Mai 15, 2021

Seamless Wifi handover with OpenWRT

When there are more than one wifi access points covering an area, the mobile clients need to perform a handover while translocating between the access points (roaming).

This should be as smooth as possible (no dropped connections while e.g. on a video call) and the mobile client should always choose the best access point available (signal quality, throughput). Unfortunately, there is a phenomen called "sticky clients".

There are multiple approaches to solve this problem:

  • routers that support mesh networking (con: requires new hardware)
  • actively disconnecting clients with bad reception (con: requires additional infrastructure and is not easily configured correctly)
  • Use 802.11 extensions implemented for this use-case, namely 802.11r, 802.11k and 802.11v

Regarding the 802.11 extensions, there are many blogposts regarding on how to implement with OpenWRT, especially this prominent reddit thread. Since quite some time passed since then, the current state of OpenWRT changed a lot towards easier configuration.

Basically (with a recent 19.07.7 firmware, e.g. described here) its necessary to have a full wpad package and the following additional configuration in /etc/config/wireless:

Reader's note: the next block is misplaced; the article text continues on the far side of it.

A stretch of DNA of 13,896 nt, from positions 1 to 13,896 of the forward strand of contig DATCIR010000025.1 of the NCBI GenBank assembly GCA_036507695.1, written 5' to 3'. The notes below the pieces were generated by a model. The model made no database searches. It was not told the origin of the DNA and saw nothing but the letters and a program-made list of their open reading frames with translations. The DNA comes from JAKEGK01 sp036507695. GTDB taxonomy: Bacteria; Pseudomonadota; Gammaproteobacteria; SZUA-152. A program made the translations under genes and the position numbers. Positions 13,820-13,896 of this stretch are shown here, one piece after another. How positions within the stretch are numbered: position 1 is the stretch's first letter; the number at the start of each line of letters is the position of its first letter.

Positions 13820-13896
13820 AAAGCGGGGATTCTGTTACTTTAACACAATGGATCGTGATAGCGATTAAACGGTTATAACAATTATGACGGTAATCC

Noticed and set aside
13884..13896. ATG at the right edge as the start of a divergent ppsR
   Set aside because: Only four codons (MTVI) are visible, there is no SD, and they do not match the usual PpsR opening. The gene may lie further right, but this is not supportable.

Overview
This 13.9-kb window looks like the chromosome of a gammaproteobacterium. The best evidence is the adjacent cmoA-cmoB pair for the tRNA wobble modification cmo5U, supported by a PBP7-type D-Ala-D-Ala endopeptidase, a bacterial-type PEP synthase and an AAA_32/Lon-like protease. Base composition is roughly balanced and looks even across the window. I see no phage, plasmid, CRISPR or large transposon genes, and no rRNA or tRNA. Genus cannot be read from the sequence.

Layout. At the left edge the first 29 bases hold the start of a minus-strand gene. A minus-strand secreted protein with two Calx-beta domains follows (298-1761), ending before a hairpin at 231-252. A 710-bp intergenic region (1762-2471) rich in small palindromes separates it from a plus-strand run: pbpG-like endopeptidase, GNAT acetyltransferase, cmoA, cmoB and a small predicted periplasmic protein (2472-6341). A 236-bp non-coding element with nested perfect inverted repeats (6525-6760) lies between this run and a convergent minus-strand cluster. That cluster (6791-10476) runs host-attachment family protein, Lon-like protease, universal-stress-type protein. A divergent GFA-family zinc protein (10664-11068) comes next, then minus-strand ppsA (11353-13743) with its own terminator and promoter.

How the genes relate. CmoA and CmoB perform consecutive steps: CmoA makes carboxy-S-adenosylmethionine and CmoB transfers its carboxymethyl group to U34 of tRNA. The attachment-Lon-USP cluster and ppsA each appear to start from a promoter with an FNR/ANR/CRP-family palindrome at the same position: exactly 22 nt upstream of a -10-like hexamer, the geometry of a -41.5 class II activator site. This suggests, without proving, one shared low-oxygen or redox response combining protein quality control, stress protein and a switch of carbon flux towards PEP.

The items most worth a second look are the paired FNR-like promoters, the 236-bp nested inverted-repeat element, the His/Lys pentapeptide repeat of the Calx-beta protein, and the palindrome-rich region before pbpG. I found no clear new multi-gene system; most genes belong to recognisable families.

config wifi-iface
  option ieee80211r "1"
  option mobility_domain "e612"

In order to motivate clients jump to nearer/faster accesspoints, it might be helpful to disable legacy rates and set the beacon transmission via basic_rate to a somewhat higher rate, that way, devices will need to be closer to connect to the AP.

This can be achieved by placing this in /etc/config/wireless:

config wifi-device
  option basic_rate '12000 18000 24000 36000 48000 54000'
  option supported_rates '12000 18000 24000 36000 48000 54000'
  # or
  option legacy_rates '0'

Further option might be to enable 802.11v and 802.11k with latest snapshot images but this requires some scripting or DAWN.

For a setup where the APs are connected via wifi as well (WWAN), 802.11s might be a useful addition (as opposed to other relay options)as described in this great blog post.